As Admiral Morison wrote of the Japanese fleet on the morning of June 4, 1942 after the heroic but fruitless sorties by the slow, low-flying American torpedo bombers had been shot to pieces by the Japanese fighters:
“The third torpedo attack was over by 1024, and for about one hundred seconds the Japanese were certain they had won the Battle of Midway, and the war. This was their high tide of victory. Then, a few seconds before 1026, with dramatic suddenness, there came a complete reversal of fortune… At 14,000 feet the American dive-bombers tipped over and swooped screaming down for the kill.”
Five minutes later, three Japanese aircraft carriers were sinking. The ultimate defeat of Japan was now inevitable.
How hard did the textbook authors have to work to make Midway dull?
Answer: Nation of Nations’ section entitled “The Naval War in the Pacific,” which covers the turning point years of 1942 and 1943, gets all of two pro forma paragraphs.
In contrast, eight paragraphs are devoted to the internment of Japanese, seven to women and the war, and five to “Minorities on the Job.”
Hilariously, the naval war gets the same amount of text as the 1943 Zoot Suit riot in East LA!
Another example: October 1944’s Battle of Leyte Gulf, perhaps the largest naval encounter of all time? The complicated Japanese battle plan succeeded in luring Admiral Bull Halsey out of position, opening the door for a Japanese task force centered around the Yamato, the largest battleship in history, to blast Gen. Douglas MacArthur’s landing force off the Philippine beach to which he had famously returned five days before.
Yet, the Japanese leviathans were driven off by the furious attack of Clifton Sprague’s small American ships in what Admiral Morison calls “the most gallant naval action in our history, and the most bloody.”
Leyte Gulf gets one (drama-free) sentence.
When I was growing up in Los Angeles, where so many veterans of the Pacific settled, the struggle with Japan loomed as a national epic. Since then, it’s largely disappeared from consciousness—especially compared to the war with the Nazis, which presents the more comfortable scenario of white Americans defeating white Europeans.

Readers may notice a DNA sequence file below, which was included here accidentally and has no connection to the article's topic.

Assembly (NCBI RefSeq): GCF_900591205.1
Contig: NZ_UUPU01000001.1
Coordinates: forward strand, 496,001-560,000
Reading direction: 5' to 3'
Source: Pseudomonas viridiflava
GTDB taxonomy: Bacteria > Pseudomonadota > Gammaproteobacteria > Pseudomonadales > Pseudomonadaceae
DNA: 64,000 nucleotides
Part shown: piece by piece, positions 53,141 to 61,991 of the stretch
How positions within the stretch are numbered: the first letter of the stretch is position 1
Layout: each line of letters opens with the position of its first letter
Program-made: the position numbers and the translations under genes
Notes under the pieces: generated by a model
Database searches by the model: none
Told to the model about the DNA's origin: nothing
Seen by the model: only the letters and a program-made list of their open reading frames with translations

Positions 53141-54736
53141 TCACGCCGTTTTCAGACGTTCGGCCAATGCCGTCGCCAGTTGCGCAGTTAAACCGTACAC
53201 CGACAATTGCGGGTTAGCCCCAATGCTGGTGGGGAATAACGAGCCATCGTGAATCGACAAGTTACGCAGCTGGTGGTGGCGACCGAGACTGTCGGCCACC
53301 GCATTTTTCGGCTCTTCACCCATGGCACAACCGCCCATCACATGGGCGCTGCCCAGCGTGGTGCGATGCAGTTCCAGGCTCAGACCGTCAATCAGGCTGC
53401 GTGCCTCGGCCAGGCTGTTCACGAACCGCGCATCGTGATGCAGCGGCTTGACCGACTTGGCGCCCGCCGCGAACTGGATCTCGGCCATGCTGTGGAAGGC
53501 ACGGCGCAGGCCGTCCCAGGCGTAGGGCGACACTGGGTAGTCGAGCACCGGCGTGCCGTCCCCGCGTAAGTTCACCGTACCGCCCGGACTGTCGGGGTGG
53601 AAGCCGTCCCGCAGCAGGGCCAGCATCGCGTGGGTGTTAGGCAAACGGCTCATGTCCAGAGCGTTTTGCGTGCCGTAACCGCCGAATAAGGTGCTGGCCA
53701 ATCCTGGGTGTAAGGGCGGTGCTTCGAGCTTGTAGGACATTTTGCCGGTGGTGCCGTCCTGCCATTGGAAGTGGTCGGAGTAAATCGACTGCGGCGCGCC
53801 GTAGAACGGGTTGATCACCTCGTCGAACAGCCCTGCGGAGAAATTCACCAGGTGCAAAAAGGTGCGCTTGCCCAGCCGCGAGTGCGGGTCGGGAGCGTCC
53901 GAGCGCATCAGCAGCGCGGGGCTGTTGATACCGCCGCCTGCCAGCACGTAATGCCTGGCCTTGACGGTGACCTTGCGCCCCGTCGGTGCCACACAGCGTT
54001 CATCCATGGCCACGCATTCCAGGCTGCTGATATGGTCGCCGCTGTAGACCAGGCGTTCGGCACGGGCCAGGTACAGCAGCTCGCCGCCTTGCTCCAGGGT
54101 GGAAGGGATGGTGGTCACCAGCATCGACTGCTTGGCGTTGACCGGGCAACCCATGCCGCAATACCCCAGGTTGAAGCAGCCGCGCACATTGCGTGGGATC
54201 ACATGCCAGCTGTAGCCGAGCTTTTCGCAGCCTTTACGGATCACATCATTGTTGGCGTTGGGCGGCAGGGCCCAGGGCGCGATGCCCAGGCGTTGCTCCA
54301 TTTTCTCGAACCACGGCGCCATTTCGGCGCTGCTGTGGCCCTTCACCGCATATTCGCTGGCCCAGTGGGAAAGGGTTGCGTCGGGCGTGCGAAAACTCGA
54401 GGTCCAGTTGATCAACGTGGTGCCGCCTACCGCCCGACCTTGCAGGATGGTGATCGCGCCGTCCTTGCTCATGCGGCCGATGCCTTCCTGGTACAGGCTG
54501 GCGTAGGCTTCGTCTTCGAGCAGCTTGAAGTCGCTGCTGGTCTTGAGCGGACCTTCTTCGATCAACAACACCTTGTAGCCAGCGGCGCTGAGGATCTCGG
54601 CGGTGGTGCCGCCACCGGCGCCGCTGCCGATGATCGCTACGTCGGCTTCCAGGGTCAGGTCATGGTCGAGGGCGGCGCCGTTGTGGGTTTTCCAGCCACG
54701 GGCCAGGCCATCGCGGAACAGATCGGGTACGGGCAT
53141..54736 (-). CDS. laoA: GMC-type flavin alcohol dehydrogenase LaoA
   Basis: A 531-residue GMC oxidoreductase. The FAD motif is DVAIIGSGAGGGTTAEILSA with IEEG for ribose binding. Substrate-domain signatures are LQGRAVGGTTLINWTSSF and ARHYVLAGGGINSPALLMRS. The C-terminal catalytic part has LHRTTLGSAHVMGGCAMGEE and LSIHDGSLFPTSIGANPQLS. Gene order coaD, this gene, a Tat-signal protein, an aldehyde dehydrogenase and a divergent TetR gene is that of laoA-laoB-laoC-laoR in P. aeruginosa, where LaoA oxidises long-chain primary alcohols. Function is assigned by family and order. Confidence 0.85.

Poor Tom Hanks has been reduced to promoting his current HBO miniseries The Pacific, successor to his 2001 European theatre of operations miniseries Band of Brothers, as being about “a war of racism.” (I seem to recall it had something to do with Pearl Harbor, but what do I know?)
Of course, leaving out so many annoying white male Heroes of Accomplishment from the textbook doesn’t mean that the historians have managed to dig up comparable diverse Heroes of Accomplishment.
Instead, the space mostly gets filled with Heroes of Suffering.
And who made them suffer?
You get one guess.
At one point, I went looking in this textbook’s index for the Civil War hero, Joshua Lawrence Chamberlain, colonel of the XXth Maine Volunteers. By repelling repeated assaults on crucial Little Round Top hill on the second day of the Battle of Gettysburg, Chamberlain more or less saved the Union. (He’s played by Jeff Daniels in Ron Maxwell’s movies Gettysburg and Gods and Generals.)
I suspect teenage boys might find him, you know, interesting. Maybe?
Well, needless to say, Joshua Chamberlain isn’t in the Nation of Nations’ index. I did find, however:
Chanax, Juan, 1096—1098, 1103, 1124, 1125
Who, exactly, is Chanax and why does he appear on six pages when Chamberlain can’t be squeezed in anywhere?
It turns out Chanax is an illegal immigrant from Guatemala who works in a supermarket in Houston. This hero’s accomplishment is that he brought in 1,000 other illegal aliens from his home village.
This is how history is taught in too many classrooms: dull, politicized junk. I can’t blame the students for not wasting their attention on this drek.